Finally, this group is not a 527, but a 501(c), and if the ad stops before Labor Day, they won't have to reveal their funding sources. That's ok, although the eponymous Karen Crummy prefers "secretly funded" to "anonymous," and it does make it easier to draw inappropriately sinister conclusions about the people behind the ad.


In the end, this ad is almost likely to help, rather than hurt, Salazar. I've got nothing against third-party groups. My position on McCain-Feingold is pretty much that of the Wall Street Journal and National Review: it is an abomination in the eyes of the Constitition and the Founders. That said, if third parties are going to advertise, they need to do their homework.


Cross-Posted at View From a Height.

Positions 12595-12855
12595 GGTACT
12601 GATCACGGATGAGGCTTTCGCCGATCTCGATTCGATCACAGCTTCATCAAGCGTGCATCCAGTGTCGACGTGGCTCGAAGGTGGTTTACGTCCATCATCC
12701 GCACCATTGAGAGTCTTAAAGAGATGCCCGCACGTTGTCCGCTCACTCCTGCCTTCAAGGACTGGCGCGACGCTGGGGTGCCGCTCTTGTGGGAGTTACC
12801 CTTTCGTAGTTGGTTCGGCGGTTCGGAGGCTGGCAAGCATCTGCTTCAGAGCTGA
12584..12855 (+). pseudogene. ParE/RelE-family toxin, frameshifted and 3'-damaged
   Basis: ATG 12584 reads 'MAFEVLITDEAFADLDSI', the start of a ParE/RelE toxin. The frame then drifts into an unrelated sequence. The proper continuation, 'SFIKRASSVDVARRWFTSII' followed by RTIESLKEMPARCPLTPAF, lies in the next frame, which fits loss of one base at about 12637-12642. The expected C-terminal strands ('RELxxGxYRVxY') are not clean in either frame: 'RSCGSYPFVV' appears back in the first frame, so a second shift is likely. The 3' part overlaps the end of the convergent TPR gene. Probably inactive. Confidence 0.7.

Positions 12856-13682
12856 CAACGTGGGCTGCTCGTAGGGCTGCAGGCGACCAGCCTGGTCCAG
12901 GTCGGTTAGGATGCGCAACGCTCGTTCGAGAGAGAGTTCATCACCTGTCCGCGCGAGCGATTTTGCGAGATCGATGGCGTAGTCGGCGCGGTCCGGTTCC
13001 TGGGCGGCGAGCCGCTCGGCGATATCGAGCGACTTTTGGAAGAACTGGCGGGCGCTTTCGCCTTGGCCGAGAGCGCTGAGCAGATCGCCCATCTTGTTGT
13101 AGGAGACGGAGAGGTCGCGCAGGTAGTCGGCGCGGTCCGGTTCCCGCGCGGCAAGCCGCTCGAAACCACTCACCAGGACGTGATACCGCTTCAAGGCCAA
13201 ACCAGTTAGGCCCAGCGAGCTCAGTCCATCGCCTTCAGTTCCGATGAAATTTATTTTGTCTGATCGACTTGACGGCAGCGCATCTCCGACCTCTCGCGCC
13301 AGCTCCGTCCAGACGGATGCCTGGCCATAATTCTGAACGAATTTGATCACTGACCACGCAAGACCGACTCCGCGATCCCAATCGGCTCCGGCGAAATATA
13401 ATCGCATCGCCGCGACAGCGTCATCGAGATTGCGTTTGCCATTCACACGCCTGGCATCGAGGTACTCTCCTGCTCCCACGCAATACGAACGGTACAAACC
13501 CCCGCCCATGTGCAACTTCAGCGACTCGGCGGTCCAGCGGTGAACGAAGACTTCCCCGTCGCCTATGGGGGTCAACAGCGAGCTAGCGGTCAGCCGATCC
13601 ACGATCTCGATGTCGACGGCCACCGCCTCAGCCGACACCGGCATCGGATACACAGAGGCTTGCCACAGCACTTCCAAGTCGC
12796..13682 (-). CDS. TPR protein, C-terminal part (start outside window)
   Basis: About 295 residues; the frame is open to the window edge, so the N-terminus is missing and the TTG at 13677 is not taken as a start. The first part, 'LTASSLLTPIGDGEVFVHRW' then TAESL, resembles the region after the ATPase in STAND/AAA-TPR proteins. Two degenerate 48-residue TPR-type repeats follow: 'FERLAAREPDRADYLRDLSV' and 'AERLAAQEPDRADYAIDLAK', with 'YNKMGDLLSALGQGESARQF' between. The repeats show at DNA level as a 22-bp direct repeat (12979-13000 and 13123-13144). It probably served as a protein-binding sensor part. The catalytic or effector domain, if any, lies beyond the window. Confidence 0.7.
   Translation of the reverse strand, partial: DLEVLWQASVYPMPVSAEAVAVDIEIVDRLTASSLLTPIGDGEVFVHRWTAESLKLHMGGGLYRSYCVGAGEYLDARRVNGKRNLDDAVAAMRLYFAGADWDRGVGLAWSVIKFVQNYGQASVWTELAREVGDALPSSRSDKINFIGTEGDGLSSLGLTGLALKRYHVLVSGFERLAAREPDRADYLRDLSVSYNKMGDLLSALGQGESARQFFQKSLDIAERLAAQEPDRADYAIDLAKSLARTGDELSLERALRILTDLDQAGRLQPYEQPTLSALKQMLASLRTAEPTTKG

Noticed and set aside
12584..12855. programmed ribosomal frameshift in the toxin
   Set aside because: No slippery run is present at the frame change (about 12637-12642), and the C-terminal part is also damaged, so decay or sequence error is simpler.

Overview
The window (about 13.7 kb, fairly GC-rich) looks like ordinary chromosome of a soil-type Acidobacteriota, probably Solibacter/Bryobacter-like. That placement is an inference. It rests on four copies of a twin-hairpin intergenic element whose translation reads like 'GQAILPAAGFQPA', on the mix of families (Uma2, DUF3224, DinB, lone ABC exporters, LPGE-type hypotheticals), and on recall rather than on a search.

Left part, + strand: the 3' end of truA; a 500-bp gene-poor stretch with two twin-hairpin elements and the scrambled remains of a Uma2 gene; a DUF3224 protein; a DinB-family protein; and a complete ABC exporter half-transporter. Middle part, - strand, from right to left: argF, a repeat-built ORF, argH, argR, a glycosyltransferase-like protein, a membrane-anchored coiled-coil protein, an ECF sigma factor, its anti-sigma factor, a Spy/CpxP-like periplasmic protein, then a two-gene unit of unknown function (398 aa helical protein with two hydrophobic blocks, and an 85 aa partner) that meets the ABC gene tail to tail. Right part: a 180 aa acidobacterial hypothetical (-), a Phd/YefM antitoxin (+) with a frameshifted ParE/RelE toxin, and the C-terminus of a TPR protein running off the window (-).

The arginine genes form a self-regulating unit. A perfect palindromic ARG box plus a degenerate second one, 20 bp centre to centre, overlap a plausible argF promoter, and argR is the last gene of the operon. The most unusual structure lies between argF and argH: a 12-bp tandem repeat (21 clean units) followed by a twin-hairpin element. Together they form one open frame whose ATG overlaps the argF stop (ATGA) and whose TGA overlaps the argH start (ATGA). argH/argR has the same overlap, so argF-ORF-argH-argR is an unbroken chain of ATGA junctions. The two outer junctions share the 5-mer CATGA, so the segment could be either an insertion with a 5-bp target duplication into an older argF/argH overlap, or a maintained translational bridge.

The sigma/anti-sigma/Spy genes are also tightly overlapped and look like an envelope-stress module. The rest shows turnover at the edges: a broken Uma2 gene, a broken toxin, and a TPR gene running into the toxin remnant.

Double Standard

It looks as if Ken Salazar is taking a play from Senator Kerry's playbook.

U.S. Senate candidate Ken Salazar challenged his opponent, Pete Coors, to have the "guts" to stand up to a secretly funded political group that launched a television attack ad targeting the state attorney general Tuesday.

In an attempt to stifle free speech, Salazar has attacked the Coors camp over a 527 advertisement that criticizes Salazar's handling of the Summitville mine. Mr. Salazar, my question to you is: Will you condemn Moveon.org, as well as Michael Moore, for their ad hominem attacks against George Bush? Will you ask Teresa Hines Kerry to withdraw her financial support of Democrat shadow groups? Or, will you, in the tradition of John Kerry, send a delegation to the brewery demanding that Coors denounce the ads?

Cross Post at Damascus Road

Monday, August 23, 2004

Media Love Republican Factions